McCully: NZ 'in a good space' to deal with Brexit

  • 28/06/2016
Foreign Minister Murray McCully (Reuters, file)
Foreign Minister Murray McCully (Reuters, file)

Foreign Minister Murray McCully says he was surprised by Britain's decision to leave the European Union but he had prepared the ground in advance to protect New Zealand's interests.

"We had spoken to the UK government about the sort of steps we would want to take, and the Europeans as well," he told reporters today.

"Obviously our trading interests are significant, and we were making sure we could talk to both parties in a frank and meaningful manner as they go through what will be a difficult set of discussions themselves.

"I'm comfortable we are in a good space to do that."

Mr McCully says the Europeans will be looking to ensure that while they have the distraction of discussions with the UK, it won't disrupt their normal business.

He hoped the timetable for New Zealand's negotiations with the EU on a free trade agreement would hold.

Asked whether he expected Britain would look to historic Commonwealth ties, Mr McCully said he would wait to see what the new leadership looked like.

"It's quite possible the new leadership does view the old Commonwealth ties as important, but that's going to be tempered by a sensitivity on migration issues that might make achieving some of the objectives more challenging - we might have to take that carefully."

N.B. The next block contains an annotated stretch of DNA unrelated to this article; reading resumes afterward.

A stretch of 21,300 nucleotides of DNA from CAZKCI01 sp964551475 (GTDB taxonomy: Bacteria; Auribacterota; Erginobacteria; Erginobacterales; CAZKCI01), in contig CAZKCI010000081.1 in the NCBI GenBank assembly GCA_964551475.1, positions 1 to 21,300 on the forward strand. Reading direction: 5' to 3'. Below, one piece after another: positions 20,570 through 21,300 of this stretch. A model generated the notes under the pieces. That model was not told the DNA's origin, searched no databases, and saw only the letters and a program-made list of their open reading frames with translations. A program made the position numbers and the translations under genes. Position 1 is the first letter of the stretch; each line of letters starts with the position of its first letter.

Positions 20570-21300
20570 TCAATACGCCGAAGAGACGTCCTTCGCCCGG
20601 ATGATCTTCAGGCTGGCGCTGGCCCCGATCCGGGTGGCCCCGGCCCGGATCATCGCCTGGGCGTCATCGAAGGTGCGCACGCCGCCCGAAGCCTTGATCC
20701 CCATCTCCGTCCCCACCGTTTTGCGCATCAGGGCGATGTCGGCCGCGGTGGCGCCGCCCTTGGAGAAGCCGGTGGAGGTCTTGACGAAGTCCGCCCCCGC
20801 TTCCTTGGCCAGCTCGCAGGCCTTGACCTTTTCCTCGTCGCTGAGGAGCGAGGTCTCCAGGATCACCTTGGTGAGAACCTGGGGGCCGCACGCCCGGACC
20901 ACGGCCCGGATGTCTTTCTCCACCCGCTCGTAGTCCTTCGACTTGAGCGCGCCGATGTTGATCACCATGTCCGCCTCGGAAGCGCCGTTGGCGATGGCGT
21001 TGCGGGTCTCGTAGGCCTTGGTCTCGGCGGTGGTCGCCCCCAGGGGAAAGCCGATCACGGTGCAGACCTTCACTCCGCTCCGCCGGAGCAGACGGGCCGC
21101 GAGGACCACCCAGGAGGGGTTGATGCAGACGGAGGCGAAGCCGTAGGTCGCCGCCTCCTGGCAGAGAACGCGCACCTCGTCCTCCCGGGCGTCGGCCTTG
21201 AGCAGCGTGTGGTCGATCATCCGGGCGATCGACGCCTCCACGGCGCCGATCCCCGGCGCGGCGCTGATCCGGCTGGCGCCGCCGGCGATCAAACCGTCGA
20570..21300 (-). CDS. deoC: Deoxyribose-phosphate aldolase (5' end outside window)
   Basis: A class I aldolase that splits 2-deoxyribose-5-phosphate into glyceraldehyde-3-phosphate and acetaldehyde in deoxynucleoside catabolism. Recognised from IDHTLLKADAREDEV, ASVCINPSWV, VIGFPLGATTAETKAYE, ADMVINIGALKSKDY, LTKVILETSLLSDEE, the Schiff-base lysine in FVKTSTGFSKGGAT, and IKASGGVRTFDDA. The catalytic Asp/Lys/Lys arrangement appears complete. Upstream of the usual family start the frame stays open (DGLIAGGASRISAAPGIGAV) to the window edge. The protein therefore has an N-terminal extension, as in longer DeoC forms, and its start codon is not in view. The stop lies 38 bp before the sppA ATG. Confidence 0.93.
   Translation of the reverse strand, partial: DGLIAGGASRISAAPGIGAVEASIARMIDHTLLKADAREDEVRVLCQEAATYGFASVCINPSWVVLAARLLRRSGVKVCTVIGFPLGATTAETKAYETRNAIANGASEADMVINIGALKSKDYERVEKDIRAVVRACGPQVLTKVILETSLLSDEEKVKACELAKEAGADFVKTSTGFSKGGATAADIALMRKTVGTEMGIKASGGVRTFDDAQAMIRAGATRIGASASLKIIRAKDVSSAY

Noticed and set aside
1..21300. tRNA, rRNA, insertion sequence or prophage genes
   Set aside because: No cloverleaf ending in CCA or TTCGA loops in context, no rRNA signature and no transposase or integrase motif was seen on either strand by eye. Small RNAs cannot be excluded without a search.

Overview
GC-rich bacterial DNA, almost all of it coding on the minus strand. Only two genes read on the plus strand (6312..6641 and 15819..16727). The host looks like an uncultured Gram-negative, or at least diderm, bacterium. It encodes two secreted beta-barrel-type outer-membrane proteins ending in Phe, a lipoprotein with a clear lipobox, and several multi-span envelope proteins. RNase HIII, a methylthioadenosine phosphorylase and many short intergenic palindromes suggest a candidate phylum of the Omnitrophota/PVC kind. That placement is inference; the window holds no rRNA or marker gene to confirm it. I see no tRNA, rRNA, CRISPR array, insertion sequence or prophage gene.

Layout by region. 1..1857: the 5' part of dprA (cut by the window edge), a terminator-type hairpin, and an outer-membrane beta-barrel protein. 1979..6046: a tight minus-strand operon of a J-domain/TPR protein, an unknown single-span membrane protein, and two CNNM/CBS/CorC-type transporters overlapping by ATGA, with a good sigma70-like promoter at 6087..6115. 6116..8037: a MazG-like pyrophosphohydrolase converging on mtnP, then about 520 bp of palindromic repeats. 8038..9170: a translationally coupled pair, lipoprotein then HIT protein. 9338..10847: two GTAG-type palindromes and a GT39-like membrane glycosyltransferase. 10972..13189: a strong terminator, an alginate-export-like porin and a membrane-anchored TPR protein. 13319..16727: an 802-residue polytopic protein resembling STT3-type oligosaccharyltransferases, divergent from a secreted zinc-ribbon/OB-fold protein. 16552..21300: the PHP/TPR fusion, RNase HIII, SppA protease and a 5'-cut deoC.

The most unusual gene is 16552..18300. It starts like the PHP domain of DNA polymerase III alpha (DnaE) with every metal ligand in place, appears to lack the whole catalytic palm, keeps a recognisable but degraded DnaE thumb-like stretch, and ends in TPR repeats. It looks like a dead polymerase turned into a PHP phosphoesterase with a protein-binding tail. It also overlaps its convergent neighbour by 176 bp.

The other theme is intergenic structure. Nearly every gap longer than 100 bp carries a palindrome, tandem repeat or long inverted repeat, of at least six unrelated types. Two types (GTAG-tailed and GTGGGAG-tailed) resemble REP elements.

In Parliament today, Finance Minister Bill English said financial market volatility following Britain's decision could have an impact on New Zealand.

He said market movements had so far been orderly.

"There is uncertainty in financial markets ... volatility is expected to continue in the short term at least and may have some impact on New Zealand," he said.

"We have, for instance, already seen the New Zealand dollar rise against the pound and fall against the US dollar."

Mr English said New Zealand businesses were accustomed to global uncertainty, which was "pretty much the norm" these days.

"Businesses, particularly exporters, were forced to become competitive when the exchange rate was 88 cents US, and they are now reaping rewards despite global uncertainty," he said.

"We see New Zealand companies with the confidence to continue to grow and invest, knowing they have the capacity to respond and adapt to the international economy as it changes."

NZN

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